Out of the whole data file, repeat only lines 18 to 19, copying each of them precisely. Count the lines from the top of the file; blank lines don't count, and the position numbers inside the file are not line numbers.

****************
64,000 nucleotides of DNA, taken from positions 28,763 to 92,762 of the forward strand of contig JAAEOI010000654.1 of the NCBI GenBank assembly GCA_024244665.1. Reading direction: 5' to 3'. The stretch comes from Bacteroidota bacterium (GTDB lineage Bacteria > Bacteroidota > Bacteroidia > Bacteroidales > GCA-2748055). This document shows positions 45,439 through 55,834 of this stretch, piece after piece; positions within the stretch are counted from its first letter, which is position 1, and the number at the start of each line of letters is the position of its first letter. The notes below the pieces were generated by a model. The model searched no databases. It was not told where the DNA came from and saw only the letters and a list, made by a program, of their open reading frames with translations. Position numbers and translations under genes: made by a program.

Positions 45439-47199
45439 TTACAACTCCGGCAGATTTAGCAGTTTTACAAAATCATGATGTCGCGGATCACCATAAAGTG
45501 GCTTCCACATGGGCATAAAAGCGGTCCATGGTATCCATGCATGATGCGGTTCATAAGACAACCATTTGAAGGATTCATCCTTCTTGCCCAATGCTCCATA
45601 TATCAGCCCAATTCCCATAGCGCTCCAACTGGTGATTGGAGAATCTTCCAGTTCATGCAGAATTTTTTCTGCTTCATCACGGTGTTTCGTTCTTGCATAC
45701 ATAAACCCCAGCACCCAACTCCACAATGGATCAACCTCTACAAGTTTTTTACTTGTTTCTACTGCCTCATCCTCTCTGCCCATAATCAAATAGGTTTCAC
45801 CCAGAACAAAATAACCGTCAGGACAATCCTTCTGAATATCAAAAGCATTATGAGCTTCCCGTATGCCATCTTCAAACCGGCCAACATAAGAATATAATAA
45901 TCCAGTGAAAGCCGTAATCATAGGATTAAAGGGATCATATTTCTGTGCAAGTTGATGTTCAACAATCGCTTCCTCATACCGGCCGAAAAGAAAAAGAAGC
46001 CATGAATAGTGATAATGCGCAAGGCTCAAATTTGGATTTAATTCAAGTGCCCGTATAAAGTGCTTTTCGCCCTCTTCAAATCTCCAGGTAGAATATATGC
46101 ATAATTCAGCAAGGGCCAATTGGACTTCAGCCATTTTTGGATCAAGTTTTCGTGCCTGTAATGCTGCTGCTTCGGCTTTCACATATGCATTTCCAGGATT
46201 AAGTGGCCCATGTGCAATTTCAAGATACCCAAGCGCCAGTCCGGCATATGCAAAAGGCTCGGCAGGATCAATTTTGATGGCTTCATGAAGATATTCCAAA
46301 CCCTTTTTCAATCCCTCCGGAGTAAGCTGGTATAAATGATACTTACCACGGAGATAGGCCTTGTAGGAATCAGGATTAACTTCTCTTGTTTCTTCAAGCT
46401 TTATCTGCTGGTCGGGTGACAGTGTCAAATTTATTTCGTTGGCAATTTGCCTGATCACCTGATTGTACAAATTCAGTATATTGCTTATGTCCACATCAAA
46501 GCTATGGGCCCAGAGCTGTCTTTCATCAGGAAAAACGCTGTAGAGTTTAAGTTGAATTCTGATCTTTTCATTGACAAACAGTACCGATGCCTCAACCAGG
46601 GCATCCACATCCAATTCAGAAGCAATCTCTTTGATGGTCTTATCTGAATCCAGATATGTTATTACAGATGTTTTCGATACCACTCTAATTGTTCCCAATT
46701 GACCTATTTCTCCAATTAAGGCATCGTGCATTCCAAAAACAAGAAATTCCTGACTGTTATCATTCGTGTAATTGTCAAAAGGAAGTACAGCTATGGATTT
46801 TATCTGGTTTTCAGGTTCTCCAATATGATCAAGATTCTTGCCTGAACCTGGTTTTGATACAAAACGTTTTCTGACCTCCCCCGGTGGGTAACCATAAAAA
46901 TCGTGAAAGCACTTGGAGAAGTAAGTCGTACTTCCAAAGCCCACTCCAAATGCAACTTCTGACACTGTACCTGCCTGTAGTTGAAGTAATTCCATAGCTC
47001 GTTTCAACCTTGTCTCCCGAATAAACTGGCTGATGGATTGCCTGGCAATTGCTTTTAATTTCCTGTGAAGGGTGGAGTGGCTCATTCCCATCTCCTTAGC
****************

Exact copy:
46901 TCGTGAAAGCACTTGGAGAAGTAAGTCGTACTTCCAAAGCCCACTCCAAATGCAACTTCTGACACTGTACCTGCCTGTAGTTGAAGTAATTCCATAGCTC
47001 GTTTCAACCTTGTCTCCCGAATAAACTGGCTGATGGATTGCCTGGCAATTGCTTTTAATTTCCTGTGAAGGGTGGAGTGGCTCATTCCCATCTCCTTAGC